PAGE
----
Official News Magazine of the Diocese of Spokane
Deacon Eric Meisfjord, Editor
P.O. Box 48, Spokane WA 99210
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Media Watch: ‘Spy Kids’ dishes up family fun; ‘Bridget Jones’ tackles the single
life, personal improvement
by Father Tom Caswell, for the Inland Register
(From the May 3, 2001 edition of the Inland Register)
One of the hottest films at the box office in recent weeks has been the new film by director Robert Rodriguez, called Spy Kids. Robert Rodriguez is long remembered for making his first film, El Mariachi, that became a hit for the unbelievably low price of $7,000.
Now Rodriguez has given parents a movie they have been looking for. Spy Kids is an entertaining and interesting movie for both children and adults. The six-year-olds in the row ahead of me on a recent Friday night five or six times let out comments of “Cool!”
Spy Kids is a children’s adventure fantasy in the tradition of the James Bond movies. It begins with a mother telling her two children of the story of two spies for the OSS (the original name for the CIA) who meet and marry. We later learn that the kids are hearing a story about their parents.
Carmen (Alexa Vega) and her brother Juni (Daryl Sabara) soon find themselves in the care of Uncle Felix (Cheech Marin) as their parents leave home on some mysterious adventure. Ingrid (Carla Gugino), the children’s mom and Gregorio (Antonio Banderas), their father have taken on a special assignment. The parents get in trouble as they are captured by a children’s television host, Floop (Alan Cumming), who is trying to build a race of robot children who will take over the world.
In the midst of all this, Floop’s followers attempt to capture the children, who escape in a Jules Verne-type undersea ship. Lots of action takes place until Carmen and Juni escape from a large Hispanic city to the castle where their parents are being held.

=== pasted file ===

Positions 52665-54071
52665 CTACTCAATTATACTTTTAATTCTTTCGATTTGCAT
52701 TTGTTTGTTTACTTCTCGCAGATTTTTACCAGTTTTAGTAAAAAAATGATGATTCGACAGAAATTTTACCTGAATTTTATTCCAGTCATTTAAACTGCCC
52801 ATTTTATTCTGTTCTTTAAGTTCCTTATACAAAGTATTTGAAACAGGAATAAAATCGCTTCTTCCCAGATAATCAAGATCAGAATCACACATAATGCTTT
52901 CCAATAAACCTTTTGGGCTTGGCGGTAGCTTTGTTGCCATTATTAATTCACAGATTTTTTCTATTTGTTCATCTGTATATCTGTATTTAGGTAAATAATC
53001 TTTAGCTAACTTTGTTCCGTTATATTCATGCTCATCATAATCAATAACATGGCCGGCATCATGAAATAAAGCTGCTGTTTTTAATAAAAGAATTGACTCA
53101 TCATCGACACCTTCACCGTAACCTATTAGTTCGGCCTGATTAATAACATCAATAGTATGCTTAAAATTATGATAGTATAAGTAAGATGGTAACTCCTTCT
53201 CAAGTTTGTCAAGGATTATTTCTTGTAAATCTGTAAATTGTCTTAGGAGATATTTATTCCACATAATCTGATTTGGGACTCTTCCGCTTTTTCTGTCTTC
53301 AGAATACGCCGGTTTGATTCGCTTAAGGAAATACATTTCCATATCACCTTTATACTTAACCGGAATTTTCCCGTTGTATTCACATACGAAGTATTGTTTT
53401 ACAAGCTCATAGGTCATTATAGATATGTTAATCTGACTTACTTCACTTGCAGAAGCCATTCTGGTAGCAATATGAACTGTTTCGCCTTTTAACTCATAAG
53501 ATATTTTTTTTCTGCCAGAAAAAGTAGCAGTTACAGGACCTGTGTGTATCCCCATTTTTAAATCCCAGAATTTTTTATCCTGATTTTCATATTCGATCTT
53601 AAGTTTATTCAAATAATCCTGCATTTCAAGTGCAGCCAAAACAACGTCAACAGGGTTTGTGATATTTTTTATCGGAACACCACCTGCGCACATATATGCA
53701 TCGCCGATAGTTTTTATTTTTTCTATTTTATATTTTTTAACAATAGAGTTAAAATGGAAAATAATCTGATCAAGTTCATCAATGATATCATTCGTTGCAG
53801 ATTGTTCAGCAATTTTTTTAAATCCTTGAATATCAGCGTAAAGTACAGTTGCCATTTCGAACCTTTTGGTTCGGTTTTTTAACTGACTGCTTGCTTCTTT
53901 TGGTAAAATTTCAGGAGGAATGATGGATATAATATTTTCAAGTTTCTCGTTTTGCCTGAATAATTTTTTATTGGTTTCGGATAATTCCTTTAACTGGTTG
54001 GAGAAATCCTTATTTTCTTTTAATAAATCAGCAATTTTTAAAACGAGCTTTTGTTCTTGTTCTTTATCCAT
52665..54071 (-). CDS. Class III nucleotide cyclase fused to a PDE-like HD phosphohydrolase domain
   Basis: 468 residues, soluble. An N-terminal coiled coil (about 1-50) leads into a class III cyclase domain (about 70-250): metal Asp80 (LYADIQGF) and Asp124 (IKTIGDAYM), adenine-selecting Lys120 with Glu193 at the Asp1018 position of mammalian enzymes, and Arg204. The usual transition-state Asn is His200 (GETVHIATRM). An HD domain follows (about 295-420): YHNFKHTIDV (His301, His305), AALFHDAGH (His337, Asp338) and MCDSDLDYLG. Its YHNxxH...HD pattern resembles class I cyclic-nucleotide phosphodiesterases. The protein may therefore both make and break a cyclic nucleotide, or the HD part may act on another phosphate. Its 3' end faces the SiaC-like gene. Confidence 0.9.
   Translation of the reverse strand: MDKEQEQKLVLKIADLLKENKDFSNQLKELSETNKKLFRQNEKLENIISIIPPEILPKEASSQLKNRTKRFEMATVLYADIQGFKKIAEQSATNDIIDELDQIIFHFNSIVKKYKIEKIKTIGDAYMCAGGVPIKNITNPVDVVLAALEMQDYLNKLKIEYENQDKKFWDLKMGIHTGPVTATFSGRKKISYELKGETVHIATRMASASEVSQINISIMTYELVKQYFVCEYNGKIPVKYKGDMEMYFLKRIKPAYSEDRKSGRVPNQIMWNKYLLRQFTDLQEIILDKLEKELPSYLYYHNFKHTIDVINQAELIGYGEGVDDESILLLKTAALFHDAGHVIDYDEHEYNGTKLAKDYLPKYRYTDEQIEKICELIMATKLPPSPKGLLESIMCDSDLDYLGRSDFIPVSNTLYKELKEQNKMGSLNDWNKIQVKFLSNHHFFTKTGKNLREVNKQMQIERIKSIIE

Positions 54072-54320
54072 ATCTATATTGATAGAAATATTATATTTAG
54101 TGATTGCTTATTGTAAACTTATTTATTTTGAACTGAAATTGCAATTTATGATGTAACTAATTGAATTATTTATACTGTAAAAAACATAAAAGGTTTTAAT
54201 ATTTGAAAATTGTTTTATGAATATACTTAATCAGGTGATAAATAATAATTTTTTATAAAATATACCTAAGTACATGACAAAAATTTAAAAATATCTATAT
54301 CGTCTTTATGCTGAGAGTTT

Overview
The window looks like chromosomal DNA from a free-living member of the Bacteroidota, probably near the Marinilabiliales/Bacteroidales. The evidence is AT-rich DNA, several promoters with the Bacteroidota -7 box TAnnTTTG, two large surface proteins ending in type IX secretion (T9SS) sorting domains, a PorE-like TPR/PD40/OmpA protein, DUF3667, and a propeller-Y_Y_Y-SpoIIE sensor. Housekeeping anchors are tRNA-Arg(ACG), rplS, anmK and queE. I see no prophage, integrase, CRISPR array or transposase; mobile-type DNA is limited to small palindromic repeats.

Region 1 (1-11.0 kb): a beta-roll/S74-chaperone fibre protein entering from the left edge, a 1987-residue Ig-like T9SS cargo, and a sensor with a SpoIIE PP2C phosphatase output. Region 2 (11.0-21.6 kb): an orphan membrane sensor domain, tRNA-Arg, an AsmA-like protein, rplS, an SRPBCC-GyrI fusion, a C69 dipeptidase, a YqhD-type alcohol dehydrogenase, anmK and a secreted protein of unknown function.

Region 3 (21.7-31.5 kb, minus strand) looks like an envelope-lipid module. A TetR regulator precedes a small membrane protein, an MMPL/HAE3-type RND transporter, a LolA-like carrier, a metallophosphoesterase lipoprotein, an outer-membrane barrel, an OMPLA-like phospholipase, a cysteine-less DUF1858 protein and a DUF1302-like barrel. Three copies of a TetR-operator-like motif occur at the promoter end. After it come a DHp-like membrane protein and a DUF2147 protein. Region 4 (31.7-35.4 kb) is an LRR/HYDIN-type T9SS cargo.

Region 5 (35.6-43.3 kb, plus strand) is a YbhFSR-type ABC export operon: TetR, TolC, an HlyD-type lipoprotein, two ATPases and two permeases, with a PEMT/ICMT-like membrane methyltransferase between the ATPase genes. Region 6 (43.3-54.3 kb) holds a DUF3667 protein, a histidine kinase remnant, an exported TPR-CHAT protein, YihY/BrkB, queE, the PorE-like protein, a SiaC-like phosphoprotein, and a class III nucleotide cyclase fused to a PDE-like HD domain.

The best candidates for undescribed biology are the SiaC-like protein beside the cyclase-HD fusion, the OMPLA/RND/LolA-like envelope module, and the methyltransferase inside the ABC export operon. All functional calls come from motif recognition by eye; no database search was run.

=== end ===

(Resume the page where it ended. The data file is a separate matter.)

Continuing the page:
The final section of the movie is made up of all kinds of exciting adventures the children get into as they make their way to the dungeon of the castle and save their parents.
Spy Kids is filled with mechanical instruments and spy equipment that would make a James Bond groupie jump for joy. Lots of computer designs make for fascinating effects. The acting is right on for this kind of film. Carmen and Juni have lots of sibling rivalry issues to deal with throughout the movie. Spy Kids ends with a good moral as it stresses the importance of family no matter what our differences are.
Robert Rodriguez not only directed the film, but wrote and edited it as well. He brings a distinct Hispanic texture to Spy Kids. Our popular culture in this film is clearly adapting to the millions of Hispanics in our own country and world-wide. The movie was filmed in Austin, Texas, Chile and the Bahamas. The emphasis on family fits well within that cultural background.
Since there are so few family films, Spy Kids easily stands out. There is cartoonish violence. But many parents will find Spy Kids a welcome relief from regular movie fare.
Spy Kids is rated PG (Parental guidance suggested).
In the last four months we have had a series of romantic comedies doing well at the box office. Sandra Bullock played an FBI undercover agent in a beauty pageant in Miss Congeniality. Jennifer Lopez played a career woman without much of a love life of her own in The Wedding Planner. Now in recent weeks the charming Renee Zellweger does an outstanding acting job in Bridget Jones’s Diary.